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    2. I make yogurt every week- we have used trial and error to work out a system. Grumpy (the hub) prefers tart/thick. Kids like mild/thinner. I warm the raw skimmed milk a bit( still can hold a clean finger in),add yogurt (1 cup for 1/2-1 gallon of milk) and mix. DO NOT waste money on a starter. Any good plain yogurt with live cultures will be fine(I look for the ones with at least 3 strains; like chobani). You can also use last weeks yogurt to continue the strain. I like to add fresh yogurt every 3 or 4 batches.
      Then I put quart jars into an old dehydrator (remove the shelves). The quart jars lift the lid about 1/2 inch off the bottom so it doesn't get too hot. I leave it 6 hrs for kids, and another 6 for grumpy and myself. Then- after scraping off the "skin", dump into a bowl lined with butter cloth (fine woven) or birdseye cloth diapers (don't be tempted to scrape out the bottom of the jar- the bottom has some grittier textured stuff). Tie it like a hobo sack and hang it over the sink. The kids stuff hangs for not more than 1/2 hour (soft but not thick) where the "greek" style hangs for 2 hours. In both cases I return it to a bowl and whip it up with beaters for a few minutes before I call it done.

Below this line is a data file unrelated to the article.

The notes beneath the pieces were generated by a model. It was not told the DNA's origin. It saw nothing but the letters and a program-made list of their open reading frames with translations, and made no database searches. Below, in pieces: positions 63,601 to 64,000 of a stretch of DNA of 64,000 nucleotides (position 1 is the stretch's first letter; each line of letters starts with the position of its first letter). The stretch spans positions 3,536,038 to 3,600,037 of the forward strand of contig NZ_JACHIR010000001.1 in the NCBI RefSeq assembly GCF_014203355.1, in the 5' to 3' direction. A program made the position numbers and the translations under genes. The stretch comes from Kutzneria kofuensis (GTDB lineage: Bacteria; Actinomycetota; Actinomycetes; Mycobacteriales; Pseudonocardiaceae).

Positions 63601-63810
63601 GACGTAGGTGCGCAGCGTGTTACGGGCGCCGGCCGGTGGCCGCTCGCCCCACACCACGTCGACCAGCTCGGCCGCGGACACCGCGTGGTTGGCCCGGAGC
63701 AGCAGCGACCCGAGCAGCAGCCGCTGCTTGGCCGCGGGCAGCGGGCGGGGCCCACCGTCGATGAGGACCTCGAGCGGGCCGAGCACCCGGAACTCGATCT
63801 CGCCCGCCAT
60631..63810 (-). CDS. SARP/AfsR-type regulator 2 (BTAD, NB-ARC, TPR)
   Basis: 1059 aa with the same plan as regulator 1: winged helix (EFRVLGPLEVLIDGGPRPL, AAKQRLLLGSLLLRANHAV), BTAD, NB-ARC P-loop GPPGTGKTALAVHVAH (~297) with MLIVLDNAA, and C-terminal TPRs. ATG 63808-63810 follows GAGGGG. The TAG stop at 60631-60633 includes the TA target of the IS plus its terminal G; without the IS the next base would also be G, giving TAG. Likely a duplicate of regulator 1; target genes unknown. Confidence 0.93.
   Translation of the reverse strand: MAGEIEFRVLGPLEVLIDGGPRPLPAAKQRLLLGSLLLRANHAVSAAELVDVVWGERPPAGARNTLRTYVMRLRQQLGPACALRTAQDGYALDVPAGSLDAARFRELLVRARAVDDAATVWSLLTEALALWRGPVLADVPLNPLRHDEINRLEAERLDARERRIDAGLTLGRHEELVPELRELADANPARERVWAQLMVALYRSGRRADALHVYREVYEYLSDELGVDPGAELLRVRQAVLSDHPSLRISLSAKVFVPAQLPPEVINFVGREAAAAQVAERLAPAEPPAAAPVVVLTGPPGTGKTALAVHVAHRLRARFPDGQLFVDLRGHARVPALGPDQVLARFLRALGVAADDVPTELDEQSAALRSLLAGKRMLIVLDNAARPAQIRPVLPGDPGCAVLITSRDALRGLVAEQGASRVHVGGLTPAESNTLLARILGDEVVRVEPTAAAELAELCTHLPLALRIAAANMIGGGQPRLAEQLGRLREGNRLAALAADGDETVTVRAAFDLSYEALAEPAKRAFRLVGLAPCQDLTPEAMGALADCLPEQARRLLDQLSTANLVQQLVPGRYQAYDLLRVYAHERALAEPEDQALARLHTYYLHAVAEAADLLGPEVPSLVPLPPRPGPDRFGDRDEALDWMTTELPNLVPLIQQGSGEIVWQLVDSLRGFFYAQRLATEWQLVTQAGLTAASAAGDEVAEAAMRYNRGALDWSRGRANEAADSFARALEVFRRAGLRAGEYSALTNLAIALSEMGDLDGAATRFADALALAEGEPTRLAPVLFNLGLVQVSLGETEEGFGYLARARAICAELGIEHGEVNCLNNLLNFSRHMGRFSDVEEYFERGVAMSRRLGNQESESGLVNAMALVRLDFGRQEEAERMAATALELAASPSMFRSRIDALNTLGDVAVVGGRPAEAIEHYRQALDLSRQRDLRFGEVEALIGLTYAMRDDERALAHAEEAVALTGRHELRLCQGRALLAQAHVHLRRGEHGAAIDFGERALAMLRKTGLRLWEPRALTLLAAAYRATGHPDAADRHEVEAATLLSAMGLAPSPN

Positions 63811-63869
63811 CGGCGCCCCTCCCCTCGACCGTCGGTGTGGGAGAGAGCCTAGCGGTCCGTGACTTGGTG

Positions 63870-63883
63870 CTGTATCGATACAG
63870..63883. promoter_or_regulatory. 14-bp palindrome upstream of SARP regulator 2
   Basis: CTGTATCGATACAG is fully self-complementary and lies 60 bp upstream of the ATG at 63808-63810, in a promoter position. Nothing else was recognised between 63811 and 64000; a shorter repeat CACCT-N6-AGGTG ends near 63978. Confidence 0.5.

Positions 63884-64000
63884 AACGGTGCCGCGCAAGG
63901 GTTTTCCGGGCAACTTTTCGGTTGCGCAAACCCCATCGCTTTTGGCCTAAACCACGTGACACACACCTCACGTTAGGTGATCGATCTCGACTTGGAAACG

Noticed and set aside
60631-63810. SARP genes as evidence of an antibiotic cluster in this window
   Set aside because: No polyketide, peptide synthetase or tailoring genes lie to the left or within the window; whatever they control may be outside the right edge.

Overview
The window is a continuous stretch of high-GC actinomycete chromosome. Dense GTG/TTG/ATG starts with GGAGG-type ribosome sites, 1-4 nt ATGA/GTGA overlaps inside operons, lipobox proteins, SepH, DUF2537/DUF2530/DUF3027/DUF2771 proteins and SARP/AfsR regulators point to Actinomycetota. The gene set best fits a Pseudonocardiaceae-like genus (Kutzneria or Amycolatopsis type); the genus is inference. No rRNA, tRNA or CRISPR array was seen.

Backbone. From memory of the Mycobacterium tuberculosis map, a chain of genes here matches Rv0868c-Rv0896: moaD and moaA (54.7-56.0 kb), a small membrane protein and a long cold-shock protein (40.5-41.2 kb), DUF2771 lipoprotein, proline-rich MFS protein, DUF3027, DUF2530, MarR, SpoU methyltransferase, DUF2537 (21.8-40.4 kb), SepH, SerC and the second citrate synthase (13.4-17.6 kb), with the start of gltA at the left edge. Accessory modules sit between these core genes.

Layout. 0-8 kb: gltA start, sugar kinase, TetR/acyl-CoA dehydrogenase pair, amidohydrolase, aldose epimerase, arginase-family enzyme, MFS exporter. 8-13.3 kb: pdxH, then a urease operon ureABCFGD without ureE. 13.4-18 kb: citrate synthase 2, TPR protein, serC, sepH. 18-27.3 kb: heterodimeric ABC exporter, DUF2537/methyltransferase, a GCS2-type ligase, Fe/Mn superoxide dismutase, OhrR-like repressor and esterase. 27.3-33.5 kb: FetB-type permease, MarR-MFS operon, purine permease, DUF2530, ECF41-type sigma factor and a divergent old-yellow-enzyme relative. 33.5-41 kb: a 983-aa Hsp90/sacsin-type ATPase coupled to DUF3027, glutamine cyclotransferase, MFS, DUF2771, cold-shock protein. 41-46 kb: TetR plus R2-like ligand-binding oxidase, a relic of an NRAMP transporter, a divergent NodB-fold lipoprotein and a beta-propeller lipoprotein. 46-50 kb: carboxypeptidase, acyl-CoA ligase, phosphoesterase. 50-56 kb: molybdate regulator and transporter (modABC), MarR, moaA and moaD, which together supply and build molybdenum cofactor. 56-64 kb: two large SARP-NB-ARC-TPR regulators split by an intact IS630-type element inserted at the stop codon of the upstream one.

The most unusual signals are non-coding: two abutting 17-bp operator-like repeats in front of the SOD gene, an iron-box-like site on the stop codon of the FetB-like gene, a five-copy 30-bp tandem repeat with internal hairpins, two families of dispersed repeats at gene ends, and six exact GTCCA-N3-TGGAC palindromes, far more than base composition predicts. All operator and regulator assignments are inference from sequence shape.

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    3. I make my yogurt in a very similar way. I have a yogurt post somewhere on this blog and it goes into a couple of helpful hints for making yogurt thicker. I need to revise it though to add some of the other things I do. I haven't made yogurt in a while, have been hooked on kefir. So easy and has way more probiotics. Love it! Thanks for sharing!

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  10. Just made it tonight- super easy! I tried to make cottage cheese once before and used Junket tablets but was not impressed. The only problem with this batch is I don't have enough cream- will have to wait until the cream rises from tonight's milking:)

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    1. So glad it worked out and you enjoyed it! It is super easy and super delicious!

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  11. Yum, this turned out really good and the recipe is very easy:)

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    1. Steph I'm glad your the recipe was a success. Isn't it fun to make foods like this from scratch? Who knew it could be so easy.

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  12. Wow! I buy my raw milk from Nunley Farm (NHHoney.com), where Kevin and Kathie Nunley have just a small place and 3 cows (2 calves as of now). They do a terrific job, the cows are sweet and loved. Kathie teaches dairy cooking classes once in a while. I learned how to make this cottage cheese in her kitchen last year. I'd lost my recipe- haven't made it for awhile. I was heading up to pick up some milk and beg the recipe off her again, when I decided to take a peak and see if I could find one that was "similar"(So glad I did). I don't think she has this recipe on her website now, so I'm lucky to find it one yours. This is by far the best cottage cheese I've ever had! Thanks!

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  13. Howdy! Thank you for posting this recipe. What does the buttermilk do? I have a recipe that just uses the Rennet, but doesn't call for buttermilk. I haven't tried it though. Just wondering if the buttermilk helps it set better or if it is used for the flavor. Thanks, Bonnie